I've spent quite a lot of time now researching what I can find online about the story of how Ben Franklin assigned the terms positive and negative to what had previously been called vitreous and resinous, respectively. Ben thought that when he rubbed his glass rod with silk or wax that the glass was left in a state of having an excess of "electric fluid". He was also a proponent of the "one fluid" theory which we now know is incorrect because the electric field arises due to charge separation, not the "lack of electrons", but I digress.
Anyways, there are a bazillion tutorials out there about how we're stuck with the convention that was set by Franklin, but I have been completely unable to find out why this is. There is no trail of references that I can discern.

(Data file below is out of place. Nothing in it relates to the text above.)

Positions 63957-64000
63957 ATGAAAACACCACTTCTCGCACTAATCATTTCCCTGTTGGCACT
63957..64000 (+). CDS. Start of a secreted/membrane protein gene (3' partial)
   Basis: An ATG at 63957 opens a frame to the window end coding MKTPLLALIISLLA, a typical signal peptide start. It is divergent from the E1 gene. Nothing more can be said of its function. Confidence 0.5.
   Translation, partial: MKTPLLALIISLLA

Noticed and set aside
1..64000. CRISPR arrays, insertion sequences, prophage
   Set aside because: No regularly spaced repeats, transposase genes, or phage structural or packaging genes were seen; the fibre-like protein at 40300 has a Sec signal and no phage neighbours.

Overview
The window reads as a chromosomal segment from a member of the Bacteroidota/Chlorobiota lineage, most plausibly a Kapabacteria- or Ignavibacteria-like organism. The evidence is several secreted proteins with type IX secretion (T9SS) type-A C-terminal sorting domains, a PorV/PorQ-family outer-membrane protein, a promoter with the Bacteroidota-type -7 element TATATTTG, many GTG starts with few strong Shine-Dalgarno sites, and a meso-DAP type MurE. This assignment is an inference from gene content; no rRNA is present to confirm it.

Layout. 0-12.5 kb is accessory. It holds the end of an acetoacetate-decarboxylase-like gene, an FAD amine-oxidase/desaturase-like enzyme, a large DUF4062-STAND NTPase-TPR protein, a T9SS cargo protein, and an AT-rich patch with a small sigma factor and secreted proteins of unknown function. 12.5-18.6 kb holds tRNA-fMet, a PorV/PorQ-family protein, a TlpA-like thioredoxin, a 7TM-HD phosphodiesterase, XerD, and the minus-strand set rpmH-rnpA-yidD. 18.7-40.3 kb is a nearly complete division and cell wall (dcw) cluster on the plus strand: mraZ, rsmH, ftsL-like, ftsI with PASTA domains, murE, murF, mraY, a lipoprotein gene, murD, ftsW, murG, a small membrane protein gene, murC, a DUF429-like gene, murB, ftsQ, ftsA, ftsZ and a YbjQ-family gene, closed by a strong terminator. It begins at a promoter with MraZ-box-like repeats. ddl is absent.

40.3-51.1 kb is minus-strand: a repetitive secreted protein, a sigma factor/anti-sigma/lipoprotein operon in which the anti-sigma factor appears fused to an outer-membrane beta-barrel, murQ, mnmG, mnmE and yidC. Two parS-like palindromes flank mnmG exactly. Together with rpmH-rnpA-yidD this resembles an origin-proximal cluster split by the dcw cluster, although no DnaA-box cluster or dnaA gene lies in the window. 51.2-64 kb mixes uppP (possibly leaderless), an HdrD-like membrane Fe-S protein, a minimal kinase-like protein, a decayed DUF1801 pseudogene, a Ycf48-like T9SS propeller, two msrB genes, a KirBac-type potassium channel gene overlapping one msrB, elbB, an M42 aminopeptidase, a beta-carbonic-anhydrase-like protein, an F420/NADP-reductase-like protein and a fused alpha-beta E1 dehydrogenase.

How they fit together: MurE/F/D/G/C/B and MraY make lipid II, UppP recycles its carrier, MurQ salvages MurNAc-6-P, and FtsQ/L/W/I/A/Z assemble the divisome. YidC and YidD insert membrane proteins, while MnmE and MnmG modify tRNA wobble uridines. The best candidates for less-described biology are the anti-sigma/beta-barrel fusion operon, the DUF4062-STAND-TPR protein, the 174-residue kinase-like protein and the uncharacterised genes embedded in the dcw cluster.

For example, the next major milestone after Franklin's use of the terms positive and negative in his experiments are probably Volta's pile experiments. In the drawings of his setups that I've been able to find on the internet, I see uses of the terms positive and negative, but there's no glass or wax involved in the voltaic pile. How did Volta select these terms? For that matter, how did every other 19th century experimenter implement Franklin's terminology?
To say that "Franklin set the convention and now we're stuck with it" is not good enough. There has to be a chronology, and a history of decisions amongst the prominent experimenters, no?